Abstract: Background: During the global pandemic of N1H1 (2009) influenza, many Governments signed contracts with vaccine producers for a universal influenza immunization program and bought hundreds of millions of vaccines doses. We argue that, as Health Ministers assumed the occurrence of the worst possible scenario (generalized pandemic influenza) and followed the strong version of the Precautionary Principle, they undervalued the possibility of mild or weak pandemic wave.Methodology: An alternative decision rule, based on the non-extensive entropy principle, is introduced and a different Precautionary Principle characterization is applied. This approach values extreme negative results (catastrophic events) in a different way than ordinary results (more plausible and mild events), and introduces less pessimistic forecasts in the case of uncertain influenza pandemic outbreaks. A simplified application is presented through an example based on seasonal data of morbidity and severity among Italian children influenza-like illness for the period 2003-2010.Principal Findings: Compared to a pessimistic forecast by experts, who predict an average attack rate of 15% for the next pandemic influenza, we demonstrate that, using the non-extensive maximum entropy principle, a less pessimistic outcome is predicted with a 20% savings in public funding for vaccines doses.Conclusions: The need for an effective influenza pandemic prevention program, coupled with an efficient use of public funding, calls for a rethinking of the Precautionary Principle. The non-extensive maximum entropy principle, which incorporates vague and incomplete information available to decision makers, produces a more coherent forecast of possible influenza pandemic and a conservative spending in public funding.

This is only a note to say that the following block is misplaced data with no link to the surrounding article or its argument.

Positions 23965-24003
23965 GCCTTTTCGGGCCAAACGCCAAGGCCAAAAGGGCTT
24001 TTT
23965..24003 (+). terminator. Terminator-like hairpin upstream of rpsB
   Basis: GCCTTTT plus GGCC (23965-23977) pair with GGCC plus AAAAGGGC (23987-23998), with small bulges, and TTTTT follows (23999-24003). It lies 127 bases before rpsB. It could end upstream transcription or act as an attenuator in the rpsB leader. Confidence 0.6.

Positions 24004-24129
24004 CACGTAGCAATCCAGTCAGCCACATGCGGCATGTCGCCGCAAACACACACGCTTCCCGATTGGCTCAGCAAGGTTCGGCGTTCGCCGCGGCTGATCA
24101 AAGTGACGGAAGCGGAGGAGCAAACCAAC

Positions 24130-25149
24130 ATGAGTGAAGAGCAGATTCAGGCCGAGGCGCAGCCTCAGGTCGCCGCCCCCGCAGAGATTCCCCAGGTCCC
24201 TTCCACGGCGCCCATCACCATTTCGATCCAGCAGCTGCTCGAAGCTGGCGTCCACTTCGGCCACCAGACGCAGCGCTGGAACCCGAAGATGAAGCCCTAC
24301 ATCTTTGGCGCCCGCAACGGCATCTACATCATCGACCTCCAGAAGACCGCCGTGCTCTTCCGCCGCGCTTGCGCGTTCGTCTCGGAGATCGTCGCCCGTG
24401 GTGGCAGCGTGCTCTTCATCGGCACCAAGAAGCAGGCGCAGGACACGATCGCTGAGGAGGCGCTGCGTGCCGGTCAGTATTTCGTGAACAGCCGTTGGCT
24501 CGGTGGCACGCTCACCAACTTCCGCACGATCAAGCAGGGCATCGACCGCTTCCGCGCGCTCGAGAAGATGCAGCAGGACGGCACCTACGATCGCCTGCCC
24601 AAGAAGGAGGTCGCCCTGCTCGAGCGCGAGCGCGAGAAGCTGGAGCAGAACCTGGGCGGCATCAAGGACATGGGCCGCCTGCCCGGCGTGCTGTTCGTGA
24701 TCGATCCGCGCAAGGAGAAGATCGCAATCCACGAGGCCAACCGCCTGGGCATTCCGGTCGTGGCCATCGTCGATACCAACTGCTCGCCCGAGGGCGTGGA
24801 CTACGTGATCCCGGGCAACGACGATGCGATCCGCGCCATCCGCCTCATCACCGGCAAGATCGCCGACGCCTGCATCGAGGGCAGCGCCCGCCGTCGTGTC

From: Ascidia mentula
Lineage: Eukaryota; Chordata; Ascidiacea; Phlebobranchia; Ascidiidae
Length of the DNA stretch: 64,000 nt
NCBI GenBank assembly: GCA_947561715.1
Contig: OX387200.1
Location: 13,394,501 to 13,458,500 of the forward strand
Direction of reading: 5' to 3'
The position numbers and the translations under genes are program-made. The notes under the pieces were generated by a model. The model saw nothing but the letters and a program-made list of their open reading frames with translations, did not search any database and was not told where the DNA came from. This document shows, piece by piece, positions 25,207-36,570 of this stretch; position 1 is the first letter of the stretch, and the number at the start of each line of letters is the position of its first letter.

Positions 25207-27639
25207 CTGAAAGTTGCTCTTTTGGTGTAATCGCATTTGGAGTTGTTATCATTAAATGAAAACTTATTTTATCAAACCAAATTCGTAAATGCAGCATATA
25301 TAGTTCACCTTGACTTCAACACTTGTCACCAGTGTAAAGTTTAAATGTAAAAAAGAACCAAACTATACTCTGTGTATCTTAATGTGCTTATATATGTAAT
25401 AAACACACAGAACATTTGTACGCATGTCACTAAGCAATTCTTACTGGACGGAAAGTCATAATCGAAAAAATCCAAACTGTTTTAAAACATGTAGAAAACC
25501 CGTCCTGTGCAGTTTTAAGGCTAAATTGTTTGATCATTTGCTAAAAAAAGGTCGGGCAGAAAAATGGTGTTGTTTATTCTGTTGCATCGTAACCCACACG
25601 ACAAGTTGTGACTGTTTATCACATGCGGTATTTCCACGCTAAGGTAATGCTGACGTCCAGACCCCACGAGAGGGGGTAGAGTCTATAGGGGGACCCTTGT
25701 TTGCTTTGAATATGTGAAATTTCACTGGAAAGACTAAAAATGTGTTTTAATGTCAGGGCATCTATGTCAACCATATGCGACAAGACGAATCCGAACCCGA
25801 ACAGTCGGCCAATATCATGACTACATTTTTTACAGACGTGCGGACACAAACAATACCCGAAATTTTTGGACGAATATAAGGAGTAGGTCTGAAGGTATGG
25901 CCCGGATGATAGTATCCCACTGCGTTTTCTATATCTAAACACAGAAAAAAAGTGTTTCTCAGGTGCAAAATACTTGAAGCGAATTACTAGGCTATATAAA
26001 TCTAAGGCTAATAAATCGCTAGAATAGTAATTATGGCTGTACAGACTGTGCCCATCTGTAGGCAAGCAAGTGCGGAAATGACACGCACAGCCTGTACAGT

JEL: I15 I28
    Date: 2012–07
  6. By: John Bradley (EMDS - Economic Modelling and Development Strategies); Gerhard Untiedt (GEFRA - Gesellschaft fuer Finanz- und Regionalanalysen)
    Abstract: How will Ireland emerge from recession and what path will the development take? In our recently published paper about the future prospects of the Irish economy we analyse and forecast using the HERMIN model of the Irish economy. The key message is that it will be a painful and slow recovery and that mainly the production side of the economy matters.
    Date: 2012–08–20
  7. By: Meltem Gulenay Chadwick; Gonul Sengul